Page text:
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Heads up Contractors—“Living Wage” Ordinances Recently Enacted by Some Florida Municipalities
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Heads up Contractors—“Living Wage” Ordinances Recently Enacted by Some Florida Municipalities

May 3, 2018 Construction Industry Legal Blog

Reading Time: 2 minutes

A few Florida municipalities recently enacted so-called “Living Wage” ordinances.  For instance, such ordinances have been adopted by Broward and Alachua counties, and the cities of Miami, West Palm Beach, and St. Petersburg.  In sum, these ordinances require certain contractors and subcontractors that provide services to the municipality to pay their employees a higher wage and benefits.  For example, the minimum wage under St. Petersburg’s living wage ordinance is currently $12.00 per hour.

Construction contractors that do work for cities and counties need to be aware of the existence of these ordinances.  But contractors also need to be aware that they can be complicated to understand and all are not created equal.  For example, the Broward county living wage ordinance does not apply to construction and roofing services.

There are many issues to consider when reading the ordinances:

What size project triggers the requirement?  How many employees must a contractor have before the ordinance applies? Does the contractor have to include Living Wage requirements in the language of its subcontracts?  Will the contractor be liable if its subcontractor’s violate the ordinance?  What penalties will the contractor face for violating the ordinance?  These, and other questions, may or may not be answered by the language of the ordinance.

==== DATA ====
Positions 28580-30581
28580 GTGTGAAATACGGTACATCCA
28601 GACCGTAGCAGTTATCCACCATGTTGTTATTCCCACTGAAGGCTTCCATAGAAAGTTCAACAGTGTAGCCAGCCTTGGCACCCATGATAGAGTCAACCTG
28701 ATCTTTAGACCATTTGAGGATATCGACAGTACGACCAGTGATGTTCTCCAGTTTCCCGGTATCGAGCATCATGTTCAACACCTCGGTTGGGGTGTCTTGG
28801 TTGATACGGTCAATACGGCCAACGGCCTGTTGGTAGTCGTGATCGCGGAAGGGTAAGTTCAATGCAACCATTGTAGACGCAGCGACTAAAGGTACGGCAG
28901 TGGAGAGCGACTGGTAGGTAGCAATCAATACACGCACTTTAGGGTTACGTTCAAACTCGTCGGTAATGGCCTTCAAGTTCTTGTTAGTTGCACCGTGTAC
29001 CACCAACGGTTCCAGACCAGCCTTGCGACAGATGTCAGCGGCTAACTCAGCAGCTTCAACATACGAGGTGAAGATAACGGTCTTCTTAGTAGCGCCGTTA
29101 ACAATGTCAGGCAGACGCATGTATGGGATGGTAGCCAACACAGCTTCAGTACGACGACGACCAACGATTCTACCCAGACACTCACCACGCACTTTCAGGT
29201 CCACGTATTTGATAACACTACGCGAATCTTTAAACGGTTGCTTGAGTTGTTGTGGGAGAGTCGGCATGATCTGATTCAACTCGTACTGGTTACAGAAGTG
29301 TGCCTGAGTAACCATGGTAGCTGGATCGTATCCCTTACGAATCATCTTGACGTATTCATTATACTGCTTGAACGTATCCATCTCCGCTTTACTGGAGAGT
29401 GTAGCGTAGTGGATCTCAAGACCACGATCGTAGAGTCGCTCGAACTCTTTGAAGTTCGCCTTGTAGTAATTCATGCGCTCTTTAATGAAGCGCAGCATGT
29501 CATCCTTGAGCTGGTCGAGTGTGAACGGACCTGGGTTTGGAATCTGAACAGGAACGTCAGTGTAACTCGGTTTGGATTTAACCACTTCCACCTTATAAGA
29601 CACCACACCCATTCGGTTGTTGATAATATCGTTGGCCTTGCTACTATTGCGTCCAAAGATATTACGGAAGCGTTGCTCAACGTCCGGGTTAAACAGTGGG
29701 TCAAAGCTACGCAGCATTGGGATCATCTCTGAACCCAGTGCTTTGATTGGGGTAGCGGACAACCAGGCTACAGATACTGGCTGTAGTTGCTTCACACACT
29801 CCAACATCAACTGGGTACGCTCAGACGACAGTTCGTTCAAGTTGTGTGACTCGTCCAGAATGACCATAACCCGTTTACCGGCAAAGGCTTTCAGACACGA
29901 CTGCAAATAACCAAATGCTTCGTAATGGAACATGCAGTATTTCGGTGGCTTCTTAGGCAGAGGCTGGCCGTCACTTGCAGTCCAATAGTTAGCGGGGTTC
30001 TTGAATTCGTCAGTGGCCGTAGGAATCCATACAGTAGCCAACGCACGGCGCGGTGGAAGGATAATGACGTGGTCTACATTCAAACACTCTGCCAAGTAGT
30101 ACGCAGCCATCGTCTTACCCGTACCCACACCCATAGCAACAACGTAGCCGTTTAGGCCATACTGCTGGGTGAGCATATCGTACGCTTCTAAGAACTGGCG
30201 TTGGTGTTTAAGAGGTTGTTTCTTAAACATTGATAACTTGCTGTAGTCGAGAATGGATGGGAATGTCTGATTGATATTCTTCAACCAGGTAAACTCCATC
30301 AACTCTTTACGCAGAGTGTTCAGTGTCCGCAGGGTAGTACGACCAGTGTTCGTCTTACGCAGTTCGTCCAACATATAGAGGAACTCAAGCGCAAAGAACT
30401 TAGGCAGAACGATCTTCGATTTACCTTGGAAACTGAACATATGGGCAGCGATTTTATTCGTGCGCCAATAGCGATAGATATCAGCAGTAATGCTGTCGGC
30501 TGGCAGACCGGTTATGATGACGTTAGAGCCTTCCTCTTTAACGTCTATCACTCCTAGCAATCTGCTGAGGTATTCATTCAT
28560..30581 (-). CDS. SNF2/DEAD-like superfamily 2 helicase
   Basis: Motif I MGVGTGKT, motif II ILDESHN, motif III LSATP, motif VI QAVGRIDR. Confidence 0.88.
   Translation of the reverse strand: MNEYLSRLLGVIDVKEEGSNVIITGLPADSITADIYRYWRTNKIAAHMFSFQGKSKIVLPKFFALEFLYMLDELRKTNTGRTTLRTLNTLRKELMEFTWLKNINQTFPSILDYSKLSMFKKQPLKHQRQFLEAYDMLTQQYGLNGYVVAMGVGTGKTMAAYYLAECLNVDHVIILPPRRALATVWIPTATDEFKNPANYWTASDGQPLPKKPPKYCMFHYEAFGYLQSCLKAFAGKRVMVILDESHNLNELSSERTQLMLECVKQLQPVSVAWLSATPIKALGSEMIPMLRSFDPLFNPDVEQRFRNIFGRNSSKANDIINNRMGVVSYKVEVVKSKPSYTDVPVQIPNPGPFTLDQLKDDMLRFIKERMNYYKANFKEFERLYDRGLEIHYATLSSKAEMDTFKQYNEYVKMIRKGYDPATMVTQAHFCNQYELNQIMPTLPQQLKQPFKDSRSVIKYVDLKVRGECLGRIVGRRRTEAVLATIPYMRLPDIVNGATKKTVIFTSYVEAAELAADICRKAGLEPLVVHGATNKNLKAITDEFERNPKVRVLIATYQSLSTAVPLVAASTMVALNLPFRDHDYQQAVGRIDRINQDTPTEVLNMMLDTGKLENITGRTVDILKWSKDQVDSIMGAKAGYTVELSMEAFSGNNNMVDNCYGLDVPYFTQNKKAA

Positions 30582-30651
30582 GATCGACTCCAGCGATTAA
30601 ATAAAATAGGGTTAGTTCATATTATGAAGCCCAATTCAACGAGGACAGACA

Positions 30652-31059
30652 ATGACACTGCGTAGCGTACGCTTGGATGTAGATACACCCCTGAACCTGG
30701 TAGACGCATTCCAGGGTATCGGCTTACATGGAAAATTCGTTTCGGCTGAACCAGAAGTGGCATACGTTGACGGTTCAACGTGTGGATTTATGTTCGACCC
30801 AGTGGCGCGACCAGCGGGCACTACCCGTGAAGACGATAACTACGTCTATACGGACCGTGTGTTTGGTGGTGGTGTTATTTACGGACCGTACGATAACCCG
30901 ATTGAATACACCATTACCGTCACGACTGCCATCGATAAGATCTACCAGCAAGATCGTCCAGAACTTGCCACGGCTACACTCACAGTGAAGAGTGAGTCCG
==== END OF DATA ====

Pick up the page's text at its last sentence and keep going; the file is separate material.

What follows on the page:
One question was recently answered by a trial court.  The question was whether the ordinance applied retroactively to wages paid on a public project before the ordinance was enacted.  The answer was “no”; not unless the ordinance includes language expressly stating that it applied retroactively.  See Parajon v. Coakley Mech., Inc., 17-24007-CIV, 2018 WL 1936867, at *2 (S.D. Fla. Apr. 24, 2018) (“In this case, the plain text of the Ordinance does not demonstrate an expressly stated clear legislative intent for subsection (k) to apply retroactively. . . . Therefore, to the extent that the Plaintiffs are seeking relief for violations occurring prior to the enactment of subsection (k), those claims are properly dismissed.”)

Keep your eyes open for Living Wage ordinances in the municipalities where you are doing work.  There seems to be a trend, and more municipalities will likely add these ordinances.  To make matters worse, the various ordinances are different in many respects.  What is true in one municipality may not be true in another.  Look for these ordinances, read them closely, and seek legal guidance to clarify their meaning.

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